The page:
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Harbourfront Art in The Globe and Mail

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Harbourfront Art in the Globe and Mail

Dave LeBlanc—Two little girls, perhaps 8 and 10, navigate Lilliputian walls. Amused, they find a light switch, flick it up and down a few times, notice a shrunken window frame, chuckle, then begin to walk to another part of the gallery when the younger one squeals with delight: “Wait! Go back, you’re on TV!”

The older girl steps back and her feet appear onscreen. “Bend down, so I can see your face!” the younger one says. The older one aligns her smiling face with the pinhole-sized lens. “Now do something silly!” she says. When the girls finally tire of the camera and find the taxidermic squirrel hiding inside a different wall, they can hardly contain themselves.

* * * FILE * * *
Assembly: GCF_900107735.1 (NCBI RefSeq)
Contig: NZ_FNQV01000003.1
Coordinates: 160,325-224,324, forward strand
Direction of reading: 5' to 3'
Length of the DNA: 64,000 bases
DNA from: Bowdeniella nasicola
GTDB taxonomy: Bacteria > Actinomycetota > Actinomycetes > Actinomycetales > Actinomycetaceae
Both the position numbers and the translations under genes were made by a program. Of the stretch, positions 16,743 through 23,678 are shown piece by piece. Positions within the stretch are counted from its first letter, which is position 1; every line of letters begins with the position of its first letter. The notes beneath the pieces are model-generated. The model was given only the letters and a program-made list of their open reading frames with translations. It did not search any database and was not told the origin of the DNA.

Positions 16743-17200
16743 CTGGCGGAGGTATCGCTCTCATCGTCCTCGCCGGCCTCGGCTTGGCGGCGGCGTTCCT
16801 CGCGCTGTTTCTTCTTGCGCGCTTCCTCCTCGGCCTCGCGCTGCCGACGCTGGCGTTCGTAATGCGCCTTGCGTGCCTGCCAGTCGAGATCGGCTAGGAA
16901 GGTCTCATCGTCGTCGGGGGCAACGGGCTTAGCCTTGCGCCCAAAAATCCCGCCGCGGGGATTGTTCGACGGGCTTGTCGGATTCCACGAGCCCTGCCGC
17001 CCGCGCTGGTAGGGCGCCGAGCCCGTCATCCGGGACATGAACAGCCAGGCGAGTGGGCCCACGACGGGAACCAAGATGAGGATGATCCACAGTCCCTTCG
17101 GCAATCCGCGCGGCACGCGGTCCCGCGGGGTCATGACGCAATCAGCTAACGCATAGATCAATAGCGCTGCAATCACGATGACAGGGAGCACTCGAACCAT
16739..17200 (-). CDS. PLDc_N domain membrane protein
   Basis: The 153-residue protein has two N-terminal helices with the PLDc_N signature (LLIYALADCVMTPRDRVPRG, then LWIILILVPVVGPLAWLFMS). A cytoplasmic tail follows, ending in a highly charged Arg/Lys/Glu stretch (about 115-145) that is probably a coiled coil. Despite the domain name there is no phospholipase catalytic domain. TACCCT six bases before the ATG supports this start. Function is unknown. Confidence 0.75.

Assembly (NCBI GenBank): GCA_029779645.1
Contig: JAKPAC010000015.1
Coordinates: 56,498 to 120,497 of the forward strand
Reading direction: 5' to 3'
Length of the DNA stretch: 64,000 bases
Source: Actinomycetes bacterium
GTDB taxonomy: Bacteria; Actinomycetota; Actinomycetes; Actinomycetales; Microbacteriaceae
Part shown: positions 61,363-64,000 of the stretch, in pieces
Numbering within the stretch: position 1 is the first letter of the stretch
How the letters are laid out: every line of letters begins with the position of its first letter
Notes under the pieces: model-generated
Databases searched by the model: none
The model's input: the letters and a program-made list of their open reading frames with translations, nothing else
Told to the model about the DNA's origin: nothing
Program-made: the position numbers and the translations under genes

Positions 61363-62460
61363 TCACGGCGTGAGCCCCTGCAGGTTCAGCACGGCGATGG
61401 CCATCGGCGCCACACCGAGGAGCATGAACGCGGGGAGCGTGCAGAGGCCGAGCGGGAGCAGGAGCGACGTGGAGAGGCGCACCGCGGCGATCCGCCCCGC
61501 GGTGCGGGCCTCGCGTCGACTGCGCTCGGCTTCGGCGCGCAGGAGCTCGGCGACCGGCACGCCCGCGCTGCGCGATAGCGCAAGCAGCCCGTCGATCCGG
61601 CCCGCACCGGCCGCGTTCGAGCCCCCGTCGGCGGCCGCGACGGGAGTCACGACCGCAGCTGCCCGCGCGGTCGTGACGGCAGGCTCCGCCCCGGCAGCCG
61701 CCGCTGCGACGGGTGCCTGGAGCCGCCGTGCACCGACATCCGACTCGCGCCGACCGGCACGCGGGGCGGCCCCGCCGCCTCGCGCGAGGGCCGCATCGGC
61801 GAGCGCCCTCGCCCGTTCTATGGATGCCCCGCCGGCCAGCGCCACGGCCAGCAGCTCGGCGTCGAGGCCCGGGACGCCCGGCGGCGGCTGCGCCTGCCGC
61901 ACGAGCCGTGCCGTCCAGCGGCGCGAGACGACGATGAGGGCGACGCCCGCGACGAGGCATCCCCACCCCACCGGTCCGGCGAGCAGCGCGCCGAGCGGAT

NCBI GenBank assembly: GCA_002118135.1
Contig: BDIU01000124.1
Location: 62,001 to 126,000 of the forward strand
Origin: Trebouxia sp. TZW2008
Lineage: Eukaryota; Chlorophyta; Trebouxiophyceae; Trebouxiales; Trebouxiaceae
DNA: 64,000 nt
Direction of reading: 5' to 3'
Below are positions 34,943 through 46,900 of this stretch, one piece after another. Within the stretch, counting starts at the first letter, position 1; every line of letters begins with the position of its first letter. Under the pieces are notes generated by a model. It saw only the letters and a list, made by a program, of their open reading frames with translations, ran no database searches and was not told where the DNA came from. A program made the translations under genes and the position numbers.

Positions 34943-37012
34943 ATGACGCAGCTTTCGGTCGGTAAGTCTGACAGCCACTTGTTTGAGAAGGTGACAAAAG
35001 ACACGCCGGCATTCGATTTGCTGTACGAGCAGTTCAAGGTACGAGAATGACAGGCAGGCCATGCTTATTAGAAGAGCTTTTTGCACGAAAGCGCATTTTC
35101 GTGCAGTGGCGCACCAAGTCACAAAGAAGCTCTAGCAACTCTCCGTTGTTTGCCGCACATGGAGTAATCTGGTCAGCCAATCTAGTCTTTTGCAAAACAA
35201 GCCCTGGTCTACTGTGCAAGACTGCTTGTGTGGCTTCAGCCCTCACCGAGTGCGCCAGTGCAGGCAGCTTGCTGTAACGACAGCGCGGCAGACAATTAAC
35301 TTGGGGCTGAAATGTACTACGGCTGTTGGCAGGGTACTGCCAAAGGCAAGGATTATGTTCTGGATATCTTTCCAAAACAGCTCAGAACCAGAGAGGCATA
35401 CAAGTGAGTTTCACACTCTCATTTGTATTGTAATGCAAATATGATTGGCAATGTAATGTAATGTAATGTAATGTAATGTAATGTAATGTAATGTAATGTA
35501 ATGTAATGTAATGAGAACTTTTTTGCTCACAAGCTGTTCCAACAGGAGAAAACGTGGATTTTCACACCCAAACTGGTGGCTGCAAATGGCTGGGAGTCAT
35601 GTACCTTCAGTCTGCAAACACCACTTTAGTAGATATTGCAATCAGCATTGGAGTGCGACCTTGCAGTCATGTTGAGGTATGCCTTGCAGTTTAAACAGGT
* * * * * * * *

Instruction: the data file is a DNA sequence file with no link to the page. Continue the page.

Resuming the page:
Spurred on by the giggling girls, adults are now crouching and peering through peepholes in the walls to see a dysfunctional family sitting around a kitchen-table bonfire, a McMansion moored in acres of grass and, yes, a furry critter living between layers of drywall.

Welcome to the Building for the Economy exhibition—at Harbourfront Centre’s York Quay Centre—meant to educate, challenge and question the philosophies informing contemporary architecture, particularly in the face of global economic realities. Watching from a far corner of the room, architects Adam and Katja Thom, partners in Agathom Co., are clearly pleased their installation, Urgencies of Modesty, is generating such interest. They hope, too, that by allowing gallery-goers to interact with the silly shrunken walls and meandering floor plan they will convey the subconscious message that all of us need to get serious about our personal real estate consumption.